Anti-money laundering and terrorist financing activities guideline
According to the Directive, money laundering is: (i) the transfer of property known to have derived from criminal activity; (ii) the concealment of the true nature of property known to have derived from criminal activity; (iii) the acquisition, possession or use of property known to have derived from such criminal activity, or (iv) any participation in any activity listed above.
The Directive focuses on two core elements, the “know your customer” policy and a “risk based approach”, applicable to entities identified by the Directive, including credit and financial institutions, as well as natural and legal persons in their professional capacity as tax advisors, notaries, gambling services, legal consultancies, and real estate agents (“Specified Entities”). The Directive’s list includes also every business trading in goods and receiving cash payments of EUR 10,000 or more, regardless whether payment is made in a single, or via a series of linked, transactions. Hence the Directive allows EU member states to extend its scope to other subjects that could be made the object of money laundering.
In order to ensure that these anti-money laundering principles are enforced, the Directive provides for the Specified Entities to apply either simplified or enhanced customer due diligence measures on their own, based on specific criteria, such as the scope of business or the duration of the business activity. While the simplified customer due diligence measures involve standard client identification, focusing on the identity of the beneficial owner (based on reliable documentation issued by an independent source) and as assessment and monitoring of the purposes of the business relationship, should there be any reason to suspect that a certain transaction serves as money laundering or terrorism financing, enhanced measures set up a reporting obligation to the anti-money laundering authorities.
All these elements are gathered to complete a final evaluation of the risk, ensuring that the Specified Entities check every single transaction and evaluate every aspect of a client in a particular case, with the overarching goal of preventing automatic and simplistic risk evaluation done without real diligence. Furthermore, the Specified Entities should also install internal controls to prevent money laundering and terrorist financing activities.
Interconnected information registers in the near future
According to article 30 of the Directive all Specified Entities are required to provide and store accurate information in respect of their beneficial ownership, including the details of the beneficial interests held, in a national centralised register. This data has to be made available to competent authorities, Financial Intelligence Units (“FUIs”), obliged entities and to others, such as investigative journalists, who can demonstrate a “legitimate interest” in gaining access to the information, in a timely manner.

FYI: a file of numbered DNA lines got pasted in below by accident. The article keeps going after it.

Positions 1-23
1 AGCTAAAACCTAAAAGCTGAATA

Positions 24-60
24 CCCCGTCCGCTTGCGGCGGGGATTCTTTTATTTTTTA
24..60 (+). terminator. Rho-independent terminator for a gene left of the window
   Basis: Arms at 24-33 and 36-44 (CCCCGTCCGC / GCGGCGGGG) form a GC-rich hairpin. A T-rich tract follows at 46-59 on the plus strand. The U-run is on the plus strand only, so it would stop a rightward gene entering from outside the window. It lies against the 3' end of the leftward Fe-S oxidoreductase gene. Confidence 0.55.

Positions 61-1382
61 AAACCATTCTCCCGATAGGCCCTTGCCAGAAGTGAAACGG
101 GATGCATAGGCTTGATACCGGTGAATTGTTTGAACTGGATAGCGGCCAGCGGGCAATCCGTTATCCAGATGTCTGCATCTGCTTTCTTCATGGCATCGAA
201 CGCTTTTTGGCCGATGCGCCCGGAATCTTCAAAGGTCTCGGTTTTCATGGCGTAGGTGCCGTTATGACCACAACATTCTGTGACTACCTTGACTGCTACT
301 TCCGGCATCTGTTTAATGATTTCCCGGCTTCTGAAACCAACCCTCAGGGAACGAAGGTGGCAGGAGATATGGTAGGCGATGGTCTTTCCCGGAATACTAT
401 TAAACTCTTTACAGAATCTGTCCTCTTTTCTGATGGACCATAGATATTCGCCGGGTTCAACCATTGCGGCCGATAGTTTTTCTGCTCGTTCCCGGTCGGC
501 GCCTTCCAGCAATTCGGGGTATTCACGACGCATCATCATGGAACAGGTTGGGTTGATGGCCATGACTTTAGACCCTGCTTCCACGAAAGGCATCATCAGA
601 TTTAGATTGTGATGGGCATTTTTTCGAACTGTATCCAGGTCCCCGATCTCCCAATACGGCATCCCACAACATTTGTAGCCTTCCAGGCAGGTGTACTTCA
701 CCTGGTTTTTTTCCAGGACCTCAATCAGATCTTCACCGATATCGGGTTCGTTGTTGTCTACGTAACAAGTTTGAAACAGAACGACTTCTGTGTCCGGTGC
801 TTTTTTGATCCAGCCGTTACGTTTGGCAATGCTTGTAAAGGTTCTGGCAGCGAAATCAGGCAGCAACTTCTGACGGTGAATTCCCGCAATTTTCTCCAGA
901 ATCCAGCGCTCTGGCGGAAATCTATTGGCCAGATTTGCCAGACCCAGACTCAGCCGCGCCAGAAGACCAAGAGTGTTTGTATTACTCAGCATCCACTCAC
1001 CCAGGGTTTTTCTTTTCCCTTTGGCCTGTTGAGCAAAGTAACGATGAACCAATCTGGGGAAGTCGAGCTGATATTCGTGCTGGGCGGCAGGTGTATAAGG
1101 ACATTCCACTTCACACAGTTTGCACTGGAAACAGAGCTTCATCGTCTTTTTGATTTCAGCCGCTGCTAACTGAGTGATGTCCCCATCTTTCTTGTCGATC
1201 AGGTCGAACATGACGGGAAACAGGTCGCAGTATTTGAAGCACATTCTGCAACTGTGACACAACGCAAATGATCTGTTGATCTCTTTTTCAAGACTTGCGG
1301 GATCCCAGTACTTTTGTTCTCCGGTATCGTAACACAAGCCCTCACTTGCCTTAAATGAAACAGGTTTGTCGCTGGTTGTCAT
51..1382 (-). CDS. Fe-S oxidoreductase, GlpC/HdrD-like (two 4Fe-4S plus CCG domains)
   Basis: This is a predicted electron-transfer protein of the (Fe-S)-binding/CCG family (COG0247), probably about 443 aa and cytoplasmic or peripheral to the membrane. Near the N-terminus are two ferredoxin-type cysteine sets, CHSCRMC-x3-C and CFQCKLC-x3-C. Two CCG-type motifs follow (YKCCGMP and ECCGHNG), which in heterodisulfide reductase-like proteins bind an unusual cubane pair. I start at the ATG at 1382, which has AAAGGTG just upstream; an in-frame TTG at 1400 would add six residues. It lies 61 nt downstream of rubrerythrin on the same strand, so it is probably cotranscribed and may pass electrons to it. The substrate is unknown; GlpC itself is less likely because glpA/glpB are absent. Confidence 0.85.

The Directive also sets up a legal framework for a future interconnection of these registers via the European central platform previously established by Article 4a (1) of Directive 2009/101/EC.
Another requirement listed under article 42 of the Directive provides that the Specified Entities must have systems in place enabling them to respond fully and promptly to inquiries from appropriate financial authorities as to whether they are maintaining, or have maintained during a five-year period prior to that inquiry, a business relationship with specified persons, and on the nature of that relationship. The systems must enable them to respond through secure channels and in a manner that ensures full confidentiality.
New and drastic sanctions implemented by the Directive apply in cases of serious and repeated breach of the aforementioned duties by Specified Entities. Member states must ensure that their regulations provide for sanctions ranging from administrative measures, such as loss of licenses, to fines of up to EUR 5 million or 10 % of the total annual turnover according to the latest available accounts.
The new measures introduced by the Directive aim to protect each jurisdiction’s financial systems and to strengthen confidence in credit and financial institutions. However, member states should consider serious data protection provisions when drafting domestic regulations to ensure that the anti-money laundering measures do not affect each individual’s right to privacy.
The new measures introduced by the Directive aim to protect each jurisdiction's financial systems and to strengthen confidence in credit and financial institutions. However, member states should consider serious data protection provisions when drafting domestic regulations to ensure that the anti-money laundering measures do not affect each individual’s right to privacy.
1The Financial Action Task Force (on Money Laundering) (FATF) is an intergovernmental organisation, founded in 1989 on the initiative of the G7 to develop policies to combat money laundering and terrorism financing.